Background: Informed consent is an ethical process for ensuring patient autonomy. Multimedia presentations (MMPs) often aid the informed consent process for research studies. Thus, it follows that MMPs would improve informed consent in clinical settings.
Objective: The aim of this study was to determine if an MMP for the informed consent process for ketamine sedation improves parental satisfaction and comprehension as compared with standard practice.
Methods: This 2-phase study compared 2 methods of informed consent for ketamine sedation of pediatric patients. Phase 1 was a randomized, prospective study that compared the standard verbal consent to an MMP. Phase 2 implemented the MMP into daily work flow to validate the previous year's results. Parents completed a survey evaluating their satisfaction of the informed consent process and assessing their knowledge of ketamine sedation. Primary outcome measures were parental overall satisfaction with the informed consent process and knowledge of ketamine sedation.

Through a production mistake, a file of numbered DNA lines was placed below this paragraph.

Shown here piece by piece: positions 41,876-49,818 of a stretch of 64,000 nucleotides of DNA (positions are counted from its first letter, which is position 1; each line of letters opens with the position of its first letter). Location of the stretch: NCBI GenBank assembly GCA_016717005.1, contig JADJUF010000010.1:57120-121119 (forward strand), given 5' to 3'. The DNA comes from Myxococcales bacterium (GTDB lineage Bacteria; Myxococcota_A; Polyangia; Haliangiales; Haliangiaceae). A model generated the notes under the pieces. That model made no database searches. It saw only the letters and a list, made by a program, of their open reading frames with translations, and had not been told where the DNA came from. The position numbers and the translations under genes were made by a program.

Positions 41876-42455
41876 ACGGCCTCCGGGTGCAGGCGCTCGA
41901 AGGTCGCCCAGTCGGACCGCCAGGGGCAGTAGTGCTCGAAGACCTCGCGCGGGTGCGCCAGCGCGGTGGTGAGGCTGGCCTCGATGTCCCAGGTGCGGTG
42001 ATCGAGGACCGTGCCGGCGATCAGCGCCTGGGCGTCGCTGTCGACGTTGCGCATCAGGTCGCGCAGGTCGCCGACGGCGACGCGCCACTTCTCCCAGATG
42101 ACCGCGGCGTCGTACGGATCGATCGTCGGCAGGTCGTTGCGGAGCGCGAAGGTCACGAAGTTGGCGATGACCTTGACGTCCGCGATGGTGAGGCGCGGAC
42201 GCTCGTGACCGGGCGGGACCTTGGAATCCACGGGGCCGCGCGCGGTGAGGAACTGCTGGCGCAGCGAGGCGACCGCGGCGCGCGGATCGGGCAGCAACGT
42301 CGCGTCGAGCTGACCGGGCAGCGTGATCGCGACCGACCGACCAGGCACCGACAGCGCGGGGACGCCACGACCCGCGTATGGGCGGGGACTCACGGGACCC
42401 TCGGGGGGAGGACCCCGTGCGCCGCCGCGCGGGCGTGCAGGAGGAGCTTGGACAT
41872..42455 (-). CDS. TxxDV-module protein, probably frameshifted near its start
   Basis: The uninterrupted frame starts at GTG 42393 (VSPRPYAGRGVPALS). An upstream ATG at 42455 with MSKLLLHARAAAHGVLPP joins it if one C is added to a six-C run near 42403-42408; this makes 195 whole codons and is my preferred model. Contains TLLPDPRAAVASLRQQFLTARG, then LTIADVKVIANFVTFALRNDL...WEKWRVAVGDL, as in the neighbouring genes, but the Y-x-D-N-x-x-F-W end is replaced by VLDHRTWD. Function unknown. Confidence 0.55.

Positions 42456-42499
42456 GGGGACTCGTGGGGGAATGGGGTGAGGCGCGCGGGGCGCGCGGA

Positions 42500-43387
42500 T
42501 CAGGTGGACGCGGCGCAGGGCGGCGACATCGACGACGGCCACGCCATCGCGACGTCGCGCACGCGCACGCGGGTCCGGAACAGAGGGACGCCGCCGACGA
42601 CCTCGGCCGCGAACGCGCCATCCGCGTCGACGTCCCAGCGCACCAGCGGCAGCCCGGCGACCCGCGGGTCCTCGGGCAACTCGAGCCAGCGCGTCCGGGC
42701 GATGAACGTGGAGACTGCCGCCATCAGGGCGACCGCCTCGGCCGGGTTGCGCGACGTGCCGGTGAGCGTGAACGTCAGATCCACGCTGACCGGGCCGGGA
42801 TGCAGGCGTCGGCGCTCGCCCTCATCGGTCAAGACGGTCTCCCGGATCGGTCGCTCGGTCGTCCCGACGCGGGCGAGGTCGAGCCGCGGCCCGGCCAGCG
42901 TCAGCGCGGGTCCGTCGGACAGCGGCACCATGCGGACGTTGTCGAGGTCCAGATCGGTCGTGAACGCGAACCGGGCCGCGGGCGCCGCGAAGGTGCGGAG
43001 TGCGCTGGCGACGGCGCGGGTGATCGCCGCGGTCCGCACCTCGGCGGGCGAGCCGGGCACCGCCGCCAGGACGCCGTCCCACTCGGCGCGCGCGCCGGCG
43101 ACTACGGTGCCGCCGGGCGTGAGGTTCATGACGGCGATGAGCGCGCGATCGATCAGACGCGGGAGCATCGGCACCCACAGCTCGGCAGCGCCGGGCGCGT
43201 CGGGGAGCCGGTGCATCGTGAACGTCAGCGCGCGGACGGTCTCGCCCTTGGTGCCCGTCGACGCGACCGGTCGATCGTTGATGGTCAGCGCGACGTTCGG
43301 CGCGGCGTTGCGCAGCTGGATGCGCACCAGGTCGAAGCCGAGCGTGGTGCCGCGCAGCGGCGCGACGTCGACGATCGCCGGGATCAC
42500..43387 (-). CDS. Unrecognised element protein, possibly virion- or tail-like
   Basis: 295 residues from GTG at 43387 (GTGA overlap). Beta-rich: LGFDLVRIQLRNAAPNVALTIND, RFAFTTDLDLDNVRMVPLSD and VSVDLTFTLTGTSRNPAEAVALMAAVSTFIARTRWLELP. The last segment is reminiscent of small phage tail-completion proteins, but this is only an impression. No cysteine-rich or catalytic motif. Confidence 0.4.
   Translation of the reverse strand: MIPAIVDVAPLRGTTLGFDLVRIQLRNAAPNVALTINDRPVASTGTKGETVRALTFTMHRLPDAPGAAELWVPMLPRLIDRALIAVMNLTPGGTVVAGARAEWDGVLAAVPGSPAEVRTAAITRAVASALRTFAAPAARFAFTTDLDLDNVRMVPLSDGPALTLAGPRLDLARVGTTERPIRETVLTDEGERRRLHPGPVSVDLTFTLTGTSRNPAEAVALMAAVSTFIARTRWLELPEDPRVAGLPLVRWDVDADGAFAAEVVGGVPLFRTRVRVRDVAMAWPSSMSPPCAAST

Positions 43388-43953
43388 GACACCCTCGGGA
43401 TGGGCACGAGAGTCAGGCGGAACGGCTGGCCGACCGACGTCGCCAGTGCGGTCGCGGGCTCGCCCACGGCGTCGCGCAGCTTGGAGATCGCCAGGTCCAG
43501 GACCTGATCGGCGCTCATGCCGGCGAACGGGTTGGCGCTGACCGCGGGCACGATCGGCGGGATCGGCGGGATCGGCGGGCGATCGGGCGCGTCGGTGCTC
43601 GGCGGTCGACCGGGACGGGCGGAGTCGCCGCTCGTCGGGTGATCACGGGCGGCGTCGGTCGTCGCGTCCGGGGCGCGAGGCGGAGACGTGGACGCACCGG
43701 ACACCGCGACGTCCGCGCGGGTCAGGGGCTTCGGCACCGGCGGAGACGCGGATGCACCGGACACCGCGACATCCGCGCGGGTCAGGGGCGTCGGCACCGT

Results: One hundred eighty-four families from a free-standing, urban, tertiary pediatric emergency department with over 85,000 annual visits were enrolled. Different demographics were not associated with a preference for the MMP or improved scores on the content quiz. Intervention families were more likely "to feel involved in the decision to use ketamine" and to understand that "they had the right to refuse the ketamine" as compared with control families. The intervention group scored significantly higher overall on the content section than the control group. Implementation and intervention families responded similarly to all survey sections.
Conclusions: Multimedia presentation improves parental understanding of ketamine sedation, whereas parental satisfaction with the informed consent process remains unchanged. Use of MMP in the emergency department for informed consent shows potential for both patients and providers.
Trial registration: ClinicalTrials.gov NCT01955070.